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Addit Manuf. 2019 Aug;28:312-324. doi: 10.1016/j.addma.2019.04.020. Epub 2019 May 2.

Additively manufactured calcium phosphate reinforced CoCrMo alloy: Bio-tribological and biocompatibility evaluation for load-bearing implants.

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W. M. Keck Biomedical Materials Research Laboratory, School of Mechanical and Materials Engineering.


Cobalt-chromium-molybdenum (CoCrMo) alloys are widely used in load-bearing implants; specifically, in hip, knee, and spinal applications due to their excellent wear resistance. However, due to in vivo corrosion and mechanically assisted corrosion, metal ion release occurs and accounts for poor biocompatibility. Therefore, a significant interest to find an alternative to CoCrMo alloy exists. In the present work we hypothesize that calcium phosphate (CaP) will behave as a solid lubricant in CoCrMo alloy under tribological testing, thereby minimizing wear and metal ion release concerns associated with CoCrMo alloy. CoCrMo-CaP composite coatings were processed using laser engineered net shaping (LENS™) system. After LENS™ processing, CoCrMo alloy was subjected to laser surface melting (LSM) using the same LENS™ set-up. Samples were investigated for microstructural features, phase identification, and biocompatibility. It was found that LSM treated CoCrMo improved wear resistance by 5 times. CoCrMo-CaP composites displayed the formation of a phosphorus-based tribofilm. In vitro cell-material interactions study showed no cytotoxic effect. Sprague-Dawley rat and rabbit in vivo study displayed increased osteoid formation for CoCrMo-CaP composites, up to 2 wt.% CaP. Our results show that careful surface modification treatments can simultaneously improve wear resistance and in vivo biocompatibility of CoCrMo alloy, which can correlate to a reduction of metal ion release in vivo.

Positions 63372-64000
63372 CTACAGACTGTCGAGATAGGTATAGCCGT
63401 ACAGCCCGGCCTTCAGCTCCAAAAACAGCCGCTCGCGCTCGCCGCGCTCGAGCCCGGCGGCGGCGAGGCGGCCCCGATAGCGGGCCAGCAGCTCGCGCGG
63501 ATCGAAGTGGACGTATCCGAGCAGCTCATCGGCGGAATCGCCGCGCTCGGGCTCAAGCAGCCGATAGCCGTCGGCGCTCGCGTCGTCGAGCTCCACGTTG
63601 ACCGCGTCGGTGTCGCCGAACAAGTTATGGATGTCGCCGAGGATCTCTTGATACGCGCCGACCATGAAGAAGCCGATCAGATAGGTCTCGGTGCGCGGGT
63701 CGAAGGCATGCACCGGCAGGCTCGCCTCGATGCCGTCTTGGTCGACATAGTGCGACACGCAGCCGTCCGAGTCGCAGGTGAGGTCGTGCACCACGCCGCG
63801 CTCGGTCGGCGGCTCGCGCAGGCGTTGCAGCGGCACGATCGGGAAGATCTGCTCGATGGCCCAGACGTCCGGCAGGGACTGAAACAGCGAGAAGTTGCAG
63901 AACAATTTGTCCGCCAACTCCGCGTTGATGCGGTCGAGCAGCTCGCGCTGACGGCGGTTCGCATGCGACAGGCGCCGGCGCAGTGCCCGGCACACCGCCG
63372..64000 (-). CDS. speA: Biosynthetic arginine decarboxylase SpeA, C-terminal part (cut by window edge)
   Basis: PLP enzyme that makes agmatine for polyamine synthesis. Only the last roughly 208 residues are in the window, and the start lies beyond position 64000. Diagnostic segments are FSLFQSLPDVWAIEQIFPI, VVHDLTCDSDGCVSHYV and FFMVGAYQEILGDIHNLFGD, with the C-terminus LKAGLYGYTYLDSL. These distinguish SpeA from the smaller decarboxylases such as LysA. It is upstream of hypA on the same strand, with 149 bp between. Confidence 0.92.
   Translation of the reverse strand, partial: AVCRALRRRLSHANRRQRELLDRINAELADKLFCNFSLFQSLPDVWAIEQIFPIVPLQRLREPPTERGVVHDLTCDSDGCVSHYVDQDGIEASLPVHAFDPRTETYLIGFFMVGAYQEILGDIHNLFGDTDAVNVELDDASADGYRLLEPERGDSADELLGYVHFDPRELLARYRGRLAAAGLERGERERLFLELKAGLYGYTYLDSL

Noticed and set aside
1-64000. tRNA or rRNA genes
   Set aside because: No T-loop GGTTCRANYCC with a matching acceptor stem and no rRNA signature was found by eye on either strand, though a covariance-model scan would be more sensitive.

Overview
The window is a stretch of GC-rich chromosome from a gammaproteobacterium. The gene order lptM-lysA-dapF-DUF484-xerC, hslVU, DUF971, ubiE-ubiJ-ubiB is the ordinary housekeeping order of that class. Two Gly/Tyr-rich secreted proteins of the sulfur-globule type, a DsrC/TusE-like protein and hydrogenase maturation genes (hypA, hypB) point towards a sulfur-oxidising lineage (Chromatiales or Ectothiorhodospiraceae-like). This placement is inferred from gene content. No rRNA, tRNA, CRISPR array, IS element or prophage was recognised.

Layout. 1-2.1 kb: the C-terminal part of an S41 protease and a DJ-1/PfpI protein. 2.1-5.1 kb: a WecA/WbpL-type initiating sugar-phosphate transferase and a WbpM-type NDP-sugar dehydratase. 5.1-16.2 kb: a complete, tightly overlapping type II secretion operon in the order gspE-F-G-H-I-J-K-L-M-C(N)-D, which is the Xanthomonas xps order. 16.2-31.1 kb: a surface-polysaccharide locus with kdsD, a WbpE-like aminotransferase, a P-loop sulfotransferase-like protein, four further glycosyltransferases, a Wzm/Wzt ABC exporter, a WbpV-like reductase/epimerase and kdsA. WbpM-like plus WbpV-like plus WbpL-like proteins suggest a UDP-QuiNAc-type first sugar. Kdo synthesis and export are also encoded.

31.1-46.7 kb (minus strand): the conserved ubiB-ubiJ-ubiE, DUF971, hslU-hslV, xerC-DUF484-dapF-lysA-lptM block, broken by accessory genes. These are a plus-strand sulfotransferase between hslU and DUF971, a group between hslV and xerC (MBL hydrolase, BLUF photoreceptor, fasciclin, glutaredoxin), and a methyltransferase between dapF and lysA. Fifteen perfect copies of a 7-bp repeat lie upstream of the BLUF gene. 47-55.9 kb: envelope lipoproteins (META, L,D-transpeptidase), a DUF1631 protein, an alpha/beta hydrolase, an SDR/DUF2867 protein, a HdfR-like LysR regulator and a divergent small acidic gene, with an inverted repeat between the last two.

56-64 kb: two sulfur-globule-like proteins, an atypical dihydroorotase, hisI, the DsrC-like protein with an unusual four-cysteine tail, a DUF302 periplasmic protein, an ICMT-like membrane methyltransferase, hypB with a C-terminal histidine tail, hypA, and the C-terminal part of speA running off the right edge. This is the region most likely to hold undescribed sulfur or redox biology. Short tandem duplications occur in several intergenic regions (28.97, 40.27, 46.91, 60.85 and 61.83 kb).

CoCrMo alloys; load-bearing implants; metal ion release; surface modification; tribofilms

[Available on 2020-08-01]

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